ME student designs solar-powered backpack

Courtney Beringer, a senior in mechanical engineering, poses with the solar panel-equipped backpack that she has spent the past three years prototyping and designing.

A dying cell phone or laptop battery can be a source of anxiety for an already busy college student, but a project by a mechanical engineering senior aims to alleviate that.

Courtney Beringer, a senior in ME with a minor in energy systems, has spent the past three years working with Eulanda Sanders, Donna R. Danielson Professor in Textiles and Clothing and Chair of the Department of Apparel, Events, and Hospitality Management (AESHM), developing and prototyping a solar panel-equipped backpack.

The idea for the backpack came about because of Beringer’s participation in the first-year mentor program offered by Iowa State’s Honors Program. Sanders was interested in overseeing an interdisciplinary project that would bring engineering students together to design a wearable product incorporating solar panels. Beringer jumped at the opportunity since it allowed her to combine her two passions: engineering and environmental sustainability. She started on the project in January of 2016 and worked with Sam Vande Loo, a fellow undergraduate in ME.

“I conducted a focus group interview to collect qualitative data and then made an online survey that received over 700 usable responses with qualitative and quantitative data,” said Beringer. “From this data, we decided to design a solar powered book bag that uses solar energy to create electrical energy that can charge various devices.”

She then conducted industry-approved tests on the textile materials to determine what was best for a book bag with electrical integration including color fastness, abrasion and water resistance. By incorporating design and drafting skills she learned in the ME curriculum, she was able to determine the correct electrical components and proper solar panel size. She also incorporated design features suggested by her survey respondents such as laptop and water bottle pockets, a removable panel, battery storage and the ability to charge a laptop. Much of the research took place in the textile experiment labs and product development facilities inside LeBaron Hall. Beringer also collaboarted with Ames-based PowerFilm Solar on this project.

“Like assembling any part in engineering, when sewing the order and method of assembly is extremely important in creating a shelf ready product. With the help of graduate students, I learned to sew and completed two prototypes and a final product,” Beringer said, adding that she was grateful for the help from now-AESHM Ph.D. graduate Chanmi Hwang and current AESHM doctoral student Bingyue Wei.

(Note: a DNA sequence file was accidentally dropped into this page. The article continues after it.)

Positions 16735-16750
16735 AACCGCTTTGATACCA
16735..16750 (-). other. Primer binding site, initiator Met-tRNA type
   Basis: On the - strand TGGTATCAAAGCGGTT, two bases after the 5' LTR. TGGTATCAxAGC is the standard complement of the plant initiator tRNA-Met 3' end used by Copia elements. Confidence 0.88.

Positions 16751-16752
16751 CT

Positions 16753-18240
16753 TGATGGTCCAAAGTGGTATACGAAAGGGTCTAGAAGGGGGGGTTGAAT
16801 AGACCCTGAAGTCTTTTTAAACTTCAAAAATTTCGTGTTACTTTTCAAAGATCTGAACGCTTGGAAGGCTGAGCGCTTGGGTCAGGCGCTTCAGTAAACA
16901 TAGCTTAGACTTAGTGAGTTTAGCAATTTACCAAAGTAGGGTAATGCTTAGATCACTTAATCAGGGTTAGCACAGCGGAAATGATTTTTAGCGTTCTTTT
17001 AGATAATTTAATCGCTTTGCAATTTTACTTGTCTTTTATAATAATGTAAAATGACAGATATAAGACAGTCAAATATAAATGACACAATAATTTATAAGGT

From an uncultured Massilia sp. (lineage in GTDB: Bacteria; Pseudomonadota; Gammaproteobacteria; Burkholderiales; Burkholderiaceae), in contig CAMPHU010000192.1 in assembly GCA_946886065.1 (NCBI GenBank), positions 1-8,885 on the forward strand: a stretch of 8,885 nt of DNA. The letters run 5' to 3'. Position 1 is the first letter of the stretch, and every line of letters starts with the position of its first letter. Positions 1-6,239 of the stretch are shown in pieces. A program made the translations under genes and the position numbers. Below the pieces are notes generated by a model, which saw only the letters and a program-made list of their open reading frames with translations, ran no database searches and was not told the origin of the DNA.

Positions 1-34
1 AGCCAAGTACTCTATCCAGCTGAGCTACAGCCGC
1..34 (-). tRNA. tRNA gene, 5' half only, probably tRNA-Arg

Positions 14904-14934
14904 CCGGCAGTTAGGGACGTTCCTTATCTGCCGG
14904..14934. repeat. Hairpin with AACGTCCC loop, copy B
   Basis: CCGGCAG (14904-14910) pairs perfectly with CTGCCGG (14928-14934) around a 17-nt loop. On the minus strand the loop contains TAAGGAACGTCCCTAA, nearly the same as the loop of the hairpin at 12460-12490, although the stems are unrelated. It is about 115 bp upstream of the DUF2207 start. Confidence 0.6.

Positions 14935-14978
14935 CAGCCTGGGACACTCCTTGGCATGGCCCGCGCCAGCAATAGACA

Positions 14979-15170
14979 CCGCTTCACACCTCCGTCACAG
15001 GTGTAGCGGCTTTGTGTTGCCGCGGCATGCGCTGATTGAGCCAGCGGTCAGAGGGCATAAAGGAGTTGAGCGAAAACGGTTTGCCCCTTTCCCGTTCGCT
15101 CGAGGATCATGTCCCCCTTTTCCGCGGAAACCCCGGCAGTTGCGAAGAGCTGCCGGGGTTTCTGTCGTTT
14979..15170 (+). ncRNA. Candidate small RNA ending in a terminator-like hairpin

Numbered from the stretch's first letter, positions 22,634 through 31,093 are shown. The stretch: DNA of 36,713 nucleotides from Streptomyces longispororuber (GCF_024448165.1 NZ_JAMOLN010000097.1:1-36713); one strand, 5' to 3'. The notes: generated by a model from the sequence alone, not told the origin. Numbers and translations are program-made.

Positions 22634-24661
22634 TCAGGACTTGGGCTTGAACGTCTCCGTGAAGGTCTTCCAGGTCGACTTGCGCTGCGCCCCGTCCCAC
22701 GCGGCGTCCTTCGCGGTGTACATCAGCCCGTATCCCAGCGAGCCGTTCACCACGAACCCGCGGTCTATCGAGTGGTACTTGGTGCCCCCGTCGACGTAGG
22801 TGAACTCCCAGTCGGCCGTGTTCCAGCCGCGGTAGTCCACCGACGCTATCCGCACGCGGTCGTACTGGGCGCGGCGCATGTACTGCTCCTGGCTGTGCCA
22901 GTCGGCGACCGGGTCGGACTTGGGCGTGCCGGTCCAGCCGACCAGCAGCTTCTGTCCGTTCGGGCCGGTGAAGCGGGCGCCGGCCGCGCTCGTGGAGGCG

After developing a near-final prototype she submitted an abstract and a 30-page paper about her project to the International Textile and Apparel Association Best Student Paper competition in April. She was notified the following month that her project had received first place.

“I was so surprised and thankful. This research has taken a lot of time and effort and it was wonderful to hear that scholars appreciated the work,” she said, adding that she completed the final product in October of 2018 then had the opportunity to present her research at the International Textile and Apparel Association (ITAA) Annual Conference in Cleveland, Ohio earlier this month.

Beringer grew up in Dubuque, Iowa and excelled in math and science classes. She developed an interest in the environment through her involvement in the Sierra Club as well as her middle school’s composting program.

“As I went through school with these two interests, I started to learn how I could combine my passion for the environment and my skills in math and science through engineering,” she said.

Attending Iowa State was an easy choice for her, given the university’s strong reputation for engineering coupled with all of the opportunities that a large academic institution offers.

“I knew I wanted to go to a large school to broaden my perspectives and have opportunities to interact with people outside of my major and identities,” she said. “I chose mechanical engineering because I wanted to tailor my education around energy harvesting and power generation.”

Beringer has presented at the National Conference on Undergraduate Research in Oklahoma, Research at the Capitol in Des Moines, and the Iowa State Conference on Undergraduate Research in Ames. Additionally she has worked in the Experimental Multiphase Flow Lab, overseen by Ted Heindel, Bergles Professor of Thermal Science and a professor of mechanical engineering.

“In Dr. Heindel’s lab I help run X-ray experiments and do much of the designing and construction for the experiments. I often use Boyd Lab to fabricate parts as well as the water jet in Sukup Hall,” said Beringer. “I also complete research by writing programs, analyzing data from X-ray experiments, and presenting my findings.”

Beringer plans to complete her degree in May 2019 and after graduation will work in Des Moines, designing and consulting green energy systems for new buildings. After that she plans to attend graduate school where she will pursue a doctorate in the renewable energy field.

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